DETERS: Now, did you know that the pain, according to her, was reduced, and by 15 days later, Oct. 21, 2009, she was off the pain meds?

DURRANI: I - that's her - that's her statement. I'm not aware of it.

DETERS: Can you explain that?

DURRANI: I can not.

Later in the deposition, Deters challenged Durrani on the same point, only different screws.

Deters cited a letter from Cohen on Sept. 17, 2009,  in which Cohen says he reviewed a CT myelogram and found  midline screws protruding into the spinal canal sac.

DETERS: He (Cohen) continues, ‘It is certainly possible that some of her pain is from the irritation of the dura from the protruding screws.’

DURRANI: Uh-huh.

DETERS: You disagree with that?

DURRANI: That is his opinion.

Another spine surgeon, Dr. Keith Wilkey of St. Louis, testified Thursday that Durrani "malpositioned" five plates and at least 10 screws in the second operation, causing pressure around Pierce's spinal cord and leading to pain and permanent injury.

Final arguments will be held Monday and then jury deliberation will begin.

Pierce’s suit is the first of 175 filed by Deters to go to trial. Durrani patients claim their surgeries were unnecessary and most contend Durrani's surgery made their conditions worse.

RELATED: Read Pierce’s lawsuit

In a 36-count indictment, the government has charged Durrani with performing unnecessary surgeries and billing insurers millions of dollars for fraudulent services. Ohio and Kentucky have suspended Durrani's licenses.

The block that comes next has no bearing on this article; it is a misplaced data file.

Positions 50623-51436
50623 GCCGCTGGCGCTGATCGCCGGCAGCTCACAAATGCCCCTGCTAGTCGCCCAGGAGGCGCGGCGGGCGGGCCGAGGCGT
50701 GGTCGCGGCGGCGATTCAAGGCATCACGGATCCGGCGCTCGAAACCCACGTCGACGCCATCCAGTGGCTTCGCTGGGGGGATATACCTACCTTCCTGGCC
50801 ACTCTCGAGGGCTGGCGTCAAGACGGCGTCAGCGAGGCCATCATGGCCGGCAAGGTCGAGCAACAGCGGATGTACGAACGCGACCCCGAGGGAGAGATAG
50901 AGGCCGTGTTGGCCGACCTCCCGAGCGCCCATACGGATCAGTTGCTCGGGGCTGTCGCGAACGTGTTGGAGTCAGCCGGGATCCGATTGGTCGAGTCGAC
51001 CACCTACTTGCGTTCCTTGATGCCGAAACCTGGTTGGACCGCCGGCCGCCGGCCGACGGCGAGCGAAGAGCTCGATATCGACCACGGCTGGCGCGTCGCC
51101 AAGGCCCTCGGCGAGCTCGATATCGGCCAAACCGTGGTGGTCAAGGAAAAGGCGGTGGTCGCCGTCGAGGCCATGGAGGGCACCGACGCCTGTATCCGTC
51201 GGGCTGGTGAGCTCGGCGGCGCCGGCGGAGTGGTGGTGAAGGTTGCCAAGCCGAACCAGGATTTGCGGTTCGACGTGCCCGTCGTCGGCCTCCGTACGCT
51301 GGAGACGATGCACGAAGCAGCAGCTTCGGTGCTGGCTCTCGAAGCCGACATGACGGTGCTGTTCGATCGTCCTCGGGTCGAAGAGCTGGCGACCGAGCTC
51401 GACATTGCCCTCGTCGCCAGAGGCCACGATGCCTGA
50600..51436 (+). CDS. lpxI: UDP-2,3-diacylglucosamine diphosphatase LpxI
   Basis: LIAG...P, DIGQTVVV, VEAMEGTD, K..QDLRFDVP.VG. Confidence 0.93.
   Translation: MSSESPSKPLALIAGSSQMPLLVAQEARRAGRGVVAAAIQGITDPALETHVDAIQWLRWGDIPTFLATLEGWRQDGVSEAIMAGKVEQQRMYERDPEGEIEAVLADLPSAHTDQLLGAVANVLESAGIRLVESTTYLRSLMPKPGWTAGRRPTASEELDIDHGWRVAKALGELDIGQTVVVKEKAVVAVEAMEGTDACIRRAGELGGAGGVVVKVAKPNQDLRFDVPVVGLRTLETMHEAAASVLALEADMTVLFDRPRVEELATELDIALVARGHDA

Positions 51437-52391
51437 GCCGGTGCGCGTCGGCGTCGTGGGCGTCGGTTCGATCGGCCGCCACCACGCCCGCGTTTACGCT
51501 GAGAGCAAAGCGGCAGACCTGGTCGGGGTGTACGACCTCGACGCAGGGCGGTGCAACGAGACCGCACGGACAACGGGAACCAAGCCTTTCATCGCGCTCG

RELATED: Read the indictment.

Durrani professed his innocence in an exclusive interview with WCPO's Tom McKee last August.

RELATED: Watch McKee's entire interview with Durrani.

Deters said he plans to file another 230 suits by the end of February.

Durrani's criminal trial is scheduled to begin in August.

The federal charges carry a potential prison sentence of up to 125 years. The indictment also seeks forfeiture of any proceeds Durrani received from his alleged scheme.

Durrani owns a private

practice called the Centers for Advanced Spine Technologies (CAST) with offices in Evendale and Florence and most recently performed surgeries at JourneyLite in Evendale, where he is part owner.

Between 2007 and 2013, Durrani performed surgery at West Chester Hospital UC Health, Children's Hospital, Good Samaritan, Christ and Deaconess, but he no longer has privileges at any of those hospitals, the indictment says.

Deters has sued Children's Hospital on behalf of more than 120 patients, claiming the hospital covered up Durrani’s “incompetence and negligence,” failed to report that he had been fired or resigned in lieu of firing, and paid for settling a lawsuit against him.

Deters’ suit says his clients had surgery from Durrani at West Chester  or Journey Lite after Durrani had left Children’s in 2008. It alleges that Children’s withheld “truthful and accurate information” about Durrani and the plaintiffs never would have accepted Durrani’s treatment if they had known his history.

RELATED: Read Deters' suit against Children's Hospital.